11thSunday of the Year – Year B
Today we celebrate three major events: first it is the 11thSunday of the Year; second, it is Fathers’ Day – when we remember and pray for all of our fathers, whether living or dead. But thirdly, today we celebrate the Golden Jubilee of priestly ordination for our Fr. Peter Tong. We rejoice with him and with his family who join with him today in celebrating this major event – an event which at one time he doubtless doubted whether he would ever celebrate.
In the Gospel for today, Jesus tells us about the kingdom of God as a small seed which grows into a large tree to shelter the birds of the air. But, as we heard at Vigils from St Peter Chrysologus, as long as the seed remains intact, its power of growth remains dormant. It is only as the seed is crushed that the power within is released. Jesus expressed this in another parable by saying: “Unless the grain of wheat die, it remains alone; but if it dies, it brings forth much fruit.” In saying this, Jesus was forewarning us of what must take place within the life and heart of each one of us.
This is certainly true in a very dramatic way in the life of our Fr. Peter. Born in South VietNam during a time of relative peace in that area, he was soon faced with a nation in civil war. In spite of that, he was able to go to the seminary and be ordained as a priest. He became secretary to the Bishop. But after that he became a chaplain to the South Vietnamese Air Force and also of the military hospital there. After some years he was captured by the VietCong and placed in a prison camp, where he underwent ten years of torture and attempts at indoctrination. They had hopes of using him in establishing the National Church in the South. These were the years when the seed was crushed and broken, and gave new life and fruitfulness to his life. It has been said that the blood of the martyrs is the seed of new faith. While he did not suffer martyrdom, yet he came close to it in a way that was to make his life fruitful for many.
In due time he was able to escape and left VietNam as part of the boat people. He eventually came to California and served there as a priest for some time. However he had read books by Thomas Merton and aspired to the monastic life. He came to Gethsemani in 1994.
What is seen in the life of Fr Peter is true for each one of us, though in a much less dramatic way. Every one of us is called to allow that seed of life to die within us in order that it may rise to new life for ourselves and for many others. The Kingdom of God has been sown within each of us in Baptism, and we are to allow it to come to fruition precisely by dying to ourselves so that, like St Paul, we can say: “I live now, not I, but Christ lives within me”. And the Christ who lives within each of us passes through the same stages as He did in his earthly life – a process of dying and rising to new life.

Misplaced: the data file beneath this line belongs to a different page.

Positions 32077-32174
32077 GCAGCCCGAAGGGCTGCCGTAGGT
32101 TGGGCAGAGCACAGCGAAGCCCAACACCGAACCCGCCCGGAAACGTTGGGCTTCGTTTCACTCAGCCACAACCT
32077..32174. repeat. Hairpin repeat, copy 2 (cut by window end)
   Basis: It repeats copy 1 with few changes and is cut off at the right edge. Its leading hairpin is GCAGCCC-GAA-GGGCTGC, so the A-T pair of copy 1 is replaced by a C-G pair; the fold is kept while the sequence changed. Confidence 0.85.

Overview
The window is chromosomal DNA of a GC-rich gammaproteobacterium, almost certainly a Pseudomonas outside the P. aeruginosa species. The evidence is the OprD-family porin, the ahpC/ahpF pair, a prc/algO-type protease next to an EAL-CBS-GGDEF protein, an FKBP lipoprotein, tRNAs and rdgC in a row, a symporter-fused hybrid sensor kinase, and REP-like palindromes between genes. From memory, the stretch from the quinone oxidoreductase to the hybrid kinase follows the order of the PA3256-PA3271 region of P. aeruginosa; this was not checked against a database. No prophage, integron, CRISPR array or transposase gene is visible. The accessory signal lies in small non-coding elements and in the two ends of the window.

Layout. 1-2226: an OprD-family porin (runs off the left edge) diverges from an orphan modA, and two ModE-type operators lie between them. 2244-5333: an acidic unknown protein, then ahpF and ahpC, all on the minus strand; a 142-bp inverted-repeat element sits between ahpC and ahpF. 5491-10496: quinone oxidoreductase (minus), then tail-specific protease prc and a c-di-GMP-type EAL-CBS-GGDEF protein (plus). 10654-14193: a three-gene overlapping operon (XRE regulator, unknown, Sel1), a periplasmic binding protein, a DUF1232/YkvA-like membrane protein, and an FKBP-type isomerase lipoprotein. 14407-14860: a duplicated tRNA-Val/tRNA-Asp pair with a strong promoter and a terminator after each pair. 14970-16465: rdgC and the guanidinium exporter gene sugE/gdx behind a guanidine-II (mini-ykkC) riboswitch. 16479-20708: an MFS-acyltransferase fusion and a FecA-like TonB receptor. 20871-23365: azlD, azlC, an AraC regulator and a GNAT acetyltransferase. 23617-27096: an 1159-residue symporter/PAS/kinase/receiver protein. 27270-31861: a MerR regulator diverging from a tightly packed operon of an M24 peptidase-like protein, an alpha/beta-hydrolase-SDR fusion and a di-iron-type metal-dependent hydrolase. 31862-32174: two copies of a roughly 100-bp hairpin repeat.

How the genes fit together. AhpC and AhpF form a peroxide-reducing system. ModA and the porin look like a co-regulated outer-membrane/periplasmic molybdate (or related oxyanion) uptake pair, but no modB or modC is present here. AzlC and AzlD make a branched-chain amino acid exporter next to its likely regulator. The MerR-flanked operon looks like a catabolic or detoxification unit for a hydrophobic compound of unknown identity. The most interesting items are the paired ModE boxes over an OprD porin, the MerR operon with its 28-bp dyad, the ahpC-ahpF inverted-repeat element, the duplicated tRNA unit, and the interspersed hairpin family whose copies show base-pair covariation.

This process expresses itself in the way that we live our life each day, and particularly in how we live our life in relation to those who touch our life. Jesus said over and over that the great commandment is that we love God and love our neighbor. This requires a love which endures all things in order that the life of Christ may be expressed in our lives. The seed has been sown within us, but it is for each one of us to allow that seed to become fruitful and bear much fruit so that the birds of the air – all the people of our lives – can find rest in us. We are not to become briar patches, but open branches to accept all who come with love.
This is the call of every father in his family – but it is also the call of each one of us as we share our lives with one another. In this way, precisely through the pains and tribulations of each day, we become fruitful and allow the kingdom of God to become a reality within our hearts and in our world.
The Lord shares with us today anew His own Body and Blood in this Eucharist, in order that it may become a new seed toward eternal life; a seed which binds us together in one with Christ Jesus.